Science Fair Project Encyclopedia
HMS Duke of York (17)
|Launched:||28 February 1940|
|Propulsion:||110,000 hp to four shafts|
|Range:||6,000 nm at 14 knots|
|Armament:||Ten 14-inch, sixteen 5.25-inch guns|
HMS Duke of York was a King George V-class battleship of the Royal Navy, and the second of the name, the predecessor having been a 4-gun cutter purchased in 1763 and sold in 1766. Launched in 1940, she was too late to see action against the Bismarck, or any other German naval surface raider in the Atlantic battles of World War II. However, Duke of York did play a pivotal role in reducing German naval power.
In late December 1943, Duke of York was part of the Home Fleet, covering convoys between the UK and Soviet Union. German surface vessels based in Norway were a constant threat to these convoys, and the German fleet in being forced the retention of powerful naval forces in British home waters.
One of those vessels was the battlecruiser (or light battleship) Scharnhorst. During the passage of convoy JW51A, Scharnhorst left its base and steamed to engage. The Admiralty were well aware of the sortie, but were worried that the relative position of the two battleships would mean that Duke of York would never be in a position to engage Scharnhorst. Scharnhorst was harassed by British cruisers, and set a course such that Duke of York was able to close the range and intercept, resulting in the battle of North Cape.
In this last naval action by a British battleship, Duke of York, and its accompanying cruisers and destroyers pounded Scharnhorst mercilessly. Duke of York had a great advantage over Scharnhorst; radar fire control. That meant that Duke of York straddled the German ship with its first salvo, and continued to regularly score hits at a rate which would have been considered almost impossible to achieve with optical fire control. With Scharnhorst reduced to a burning wreck, Duke of York retreated to avoid the threat of submarine attack.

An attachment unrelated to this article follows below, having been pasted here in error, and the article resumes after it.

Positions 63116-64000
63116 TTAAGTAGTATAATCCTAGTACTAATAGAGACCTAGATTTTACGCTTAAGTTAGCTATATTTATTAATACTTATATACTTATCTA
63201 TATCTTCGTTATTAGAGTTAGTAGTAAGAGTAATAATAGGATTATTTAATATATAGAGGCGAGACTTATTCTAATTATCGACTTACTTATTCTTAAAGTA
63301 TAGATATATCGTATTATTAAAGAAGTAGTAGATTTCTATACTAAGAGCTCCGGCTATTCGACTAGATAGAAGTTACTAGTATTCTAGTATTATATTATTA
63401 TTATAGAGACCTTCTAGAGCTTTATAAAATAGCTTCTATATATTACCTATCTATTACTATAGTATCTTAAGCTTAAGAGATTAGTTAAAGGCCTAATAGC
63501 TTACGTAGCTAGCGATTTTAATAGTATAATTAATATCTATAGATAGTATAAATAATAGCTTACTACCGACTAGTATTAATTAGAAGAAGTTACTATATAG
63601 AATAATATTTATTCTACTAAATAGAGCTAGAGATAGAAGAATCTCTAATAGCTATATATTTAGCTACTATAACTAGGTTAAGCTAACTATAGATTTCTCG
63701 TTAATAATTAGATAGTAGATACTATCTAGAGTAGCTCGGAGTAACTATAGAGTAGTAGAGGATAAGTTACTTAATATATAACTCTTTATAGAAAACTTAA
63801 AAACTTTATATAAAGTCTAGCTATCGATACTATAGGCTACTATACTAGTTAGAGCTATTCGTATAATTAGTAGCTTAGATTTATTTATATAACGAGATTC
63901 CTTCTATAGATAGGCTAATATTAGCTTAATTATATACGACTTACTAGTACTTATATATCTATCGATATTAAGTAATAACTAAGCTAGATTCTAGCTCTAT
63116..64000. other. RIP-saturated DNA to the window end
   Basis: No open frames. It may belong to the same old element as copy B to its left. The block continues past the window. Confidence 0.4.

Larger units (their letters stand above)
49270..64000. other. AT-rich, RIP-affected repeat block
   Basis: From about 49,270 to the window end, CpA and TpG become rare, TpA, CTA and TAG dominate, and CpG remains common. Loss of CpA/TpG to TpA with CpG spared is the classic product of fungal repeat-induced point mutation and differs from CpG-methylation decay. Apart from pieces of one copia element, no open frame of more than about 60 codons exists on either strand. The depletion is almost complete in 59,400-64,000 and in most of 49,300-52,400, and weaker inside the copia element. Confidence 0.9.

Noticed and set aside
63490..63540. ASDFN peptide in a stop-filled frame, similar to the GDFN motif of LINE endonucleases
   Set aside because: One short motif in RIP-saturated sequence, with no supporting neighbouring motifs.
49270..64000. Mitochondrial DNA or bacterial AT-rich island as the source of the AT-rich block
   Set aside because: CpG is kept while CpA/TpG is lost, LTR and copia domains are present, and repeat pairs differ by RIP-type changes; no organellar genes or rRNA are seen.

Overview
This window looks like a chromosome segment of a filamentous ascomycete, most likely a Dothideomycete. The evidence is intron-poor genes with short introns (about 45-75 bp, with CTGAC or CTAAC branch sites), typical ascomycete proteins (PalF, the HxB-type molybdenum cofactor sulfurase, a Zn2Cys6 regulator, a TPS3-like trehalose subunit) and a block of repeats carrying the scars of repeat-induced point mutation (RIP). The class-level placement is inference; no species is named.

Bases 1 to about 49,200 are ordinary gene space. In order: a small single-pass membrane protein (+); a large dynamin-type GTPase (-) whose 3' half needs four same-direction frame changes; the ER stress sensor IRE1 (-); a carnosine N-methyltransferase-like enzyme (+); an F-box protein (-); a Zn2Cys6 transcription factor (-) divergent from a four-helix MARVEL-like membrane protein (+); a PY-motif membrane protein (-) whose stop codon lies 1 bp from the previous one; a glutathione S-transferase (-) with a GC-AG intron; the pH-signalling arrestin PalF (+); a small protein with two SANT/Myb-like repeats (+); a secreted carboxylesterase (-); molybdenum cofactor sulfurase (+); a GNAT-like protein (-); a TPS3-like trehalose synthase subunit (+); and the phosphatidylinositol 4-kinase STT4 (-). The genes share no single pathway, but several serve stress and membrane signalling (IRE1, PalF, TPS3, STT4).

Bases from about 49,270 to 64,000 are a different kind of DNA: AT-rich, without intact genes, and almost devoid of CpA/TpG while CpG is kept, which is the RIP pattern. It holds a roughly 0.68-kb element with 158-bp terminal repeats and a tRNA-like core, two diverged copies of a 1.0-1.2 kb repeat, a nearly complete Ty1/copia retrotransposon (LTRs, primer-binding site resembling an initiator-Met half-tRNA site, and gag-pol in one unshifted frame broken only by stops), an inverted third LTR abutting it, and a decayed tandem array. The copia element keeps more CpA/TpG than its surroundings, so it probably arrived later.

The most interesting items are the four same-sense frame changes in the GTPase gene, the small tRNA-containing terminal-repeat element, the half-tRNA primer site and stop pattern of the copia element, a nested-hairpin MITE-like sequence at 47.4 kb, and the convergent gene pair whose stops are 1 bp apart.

After the sinking of Scharnhorst, and the retreat of most of the other German heavy units from Norway, the need to maintain powerful forces in British home waters was diminished. Duke of York thus headed east to join the British Pacific Fleet, then assembling to take part in the invasion of Okinawa. The ship performed a vital anti-aircraft protection role for the aircraft carriers of the fleet and also bombarded Japanese positions on several occasions.
Following the end of the war, Duke of York was quickly decommissioned. Battleships were now, whilst not completely obsolete, certainly rapidly approaching obsolesence. They were also money- and crew-intensive units, two things that Britain of the postwar era could not afford. The ship was scrapped in 1957.
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